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Motion (animation)


Motion can improve user experience when employed correctly. It can guide users, attracting their attention to events and actions, and reflecting their progress. You can use it to spice up your interface – from microinteractions with small elements, to the behavior of major components – but always remember that motion must have a purpose.


Motion is Functional

Motion helps users maintain flow, drawing attention to screen changes both small and large, and increasing the perceived speed of the task.

Motion is Intentional

Objects must have a motivation for their movement. There should be a reason for why something moves the way it does.

Motion is Expressive

Motion delights users with unexpected details that turn mundane moments into something special and memorable. These details remind users that experiences are crafted by people, not machines.

Connect actions to outcomes

Motion provides a visual response to an action, seamless transitions between states help focus and guide users to complete tasks.


Refer to semantic tokens list, to find tokens we use for controlling motion in the components.

extra-slow500msShould be used for more complex effects and larger scale animations (such as page transitions or moving objects on and offscreen)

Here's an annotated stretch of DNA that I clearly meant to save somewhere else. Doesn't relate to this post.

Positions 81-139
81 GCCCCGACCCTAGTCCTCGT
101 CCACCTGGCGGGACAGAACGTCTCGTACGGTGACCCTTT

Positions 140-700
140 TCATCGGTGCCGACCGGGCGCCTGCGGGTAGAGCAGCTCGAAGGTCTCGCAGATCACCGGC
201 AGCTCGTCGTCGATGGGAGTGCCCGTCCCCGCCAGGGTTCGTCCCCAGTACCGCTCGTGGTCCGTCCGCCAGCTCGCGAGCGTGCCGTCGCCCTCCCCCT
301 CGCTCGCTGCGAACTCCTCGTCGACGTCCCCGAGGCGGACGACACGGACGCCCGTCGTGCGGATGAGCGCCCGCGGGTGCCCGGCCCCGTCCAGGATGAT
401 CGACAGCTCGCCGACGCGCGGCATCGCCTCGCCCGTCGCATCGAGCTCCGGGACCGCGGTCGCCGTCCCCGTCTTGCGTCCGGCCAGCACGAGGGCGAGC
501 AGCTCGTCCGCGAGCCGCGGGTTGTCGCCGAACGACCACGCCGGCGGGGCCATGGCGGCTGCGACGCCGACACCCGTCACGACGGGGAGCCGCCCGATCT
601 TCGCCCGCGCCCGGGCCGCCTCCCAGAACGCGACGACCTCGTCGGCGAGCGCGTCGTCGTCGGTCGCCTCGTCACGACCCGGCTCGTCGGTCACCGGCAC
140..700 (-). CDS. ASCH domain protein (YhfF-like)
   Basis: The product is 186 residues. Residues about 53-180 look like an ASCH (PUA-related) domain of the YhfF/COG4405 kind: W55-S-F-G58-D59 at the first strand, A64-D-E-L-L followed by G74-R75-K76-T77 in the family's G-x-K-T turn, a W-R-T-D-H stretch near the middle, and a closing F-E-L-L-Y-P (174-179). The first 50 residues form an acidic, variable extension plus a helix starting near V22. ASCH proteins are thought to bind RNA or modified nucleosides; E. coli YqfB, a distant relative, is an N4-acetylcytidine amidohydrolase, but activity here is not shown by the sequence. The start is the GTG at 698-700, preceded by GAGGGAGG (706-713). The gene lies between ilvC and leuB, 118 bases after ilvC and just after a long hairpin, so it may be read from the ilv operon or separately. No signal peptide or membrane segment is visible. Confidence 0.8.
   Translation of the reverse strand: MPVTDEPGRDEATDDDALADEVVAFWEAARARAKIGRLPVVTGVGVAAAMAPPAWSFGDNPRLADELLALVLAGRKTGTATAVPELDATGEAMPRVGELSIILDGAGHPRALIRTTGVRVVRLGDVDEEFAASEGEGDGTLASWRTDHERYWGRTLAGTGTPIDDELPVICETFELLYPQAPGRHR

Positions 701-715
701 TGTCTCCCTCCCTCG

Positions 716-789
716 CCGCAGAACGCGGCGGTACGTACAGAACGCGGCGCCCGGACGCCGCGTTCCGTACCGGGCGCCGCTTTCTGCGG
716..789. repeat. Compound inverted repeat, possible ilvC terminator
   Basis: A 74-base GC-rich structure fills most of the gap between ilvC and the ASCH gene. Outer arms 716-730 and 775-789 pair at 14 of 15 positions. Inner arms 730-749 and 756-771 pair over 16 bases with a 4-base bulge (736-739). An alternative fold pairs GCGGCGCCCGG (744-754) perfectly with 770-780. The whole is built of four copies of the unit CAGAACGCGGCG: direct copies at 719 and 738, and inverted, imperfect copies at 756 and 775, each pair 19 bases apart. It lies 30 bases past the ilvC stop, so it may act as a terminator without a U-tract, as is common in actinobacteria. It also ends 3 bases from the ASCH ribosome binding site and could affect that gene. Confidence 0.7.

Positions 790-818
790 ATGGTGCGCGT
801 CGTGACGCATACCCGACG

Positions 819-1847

slow400msShould be used for more larger scale animations (such as page transitions)
medium300msShould be used for more complex effects (such as Modal)
fast200msShould be used for more complex effects (such as Dropdown or Accordion)
extra-fast100msShould be used for simpler effects and relatively small-sized animations (such as fades or color changes)



When using animation, you want to avoid the following effects:

  1. Provoking seizures in people with photosensitive epilepsy.
  2. Distracting users and breaking their workflow.
  3. Trapping them in animation sequences.

To prevent these issues, we recommend you follow these best practices:

  • Don't use flashing of more than 3 times per second in your animation.
  • Limit component animation to no more than a couple of seconds at a time.
  • Let users opt out of animation altogether, if that's what they prefer. Use preferes-reduced-motion CSS media feature for this.

Released under the MIT License.

Released under the MIT License.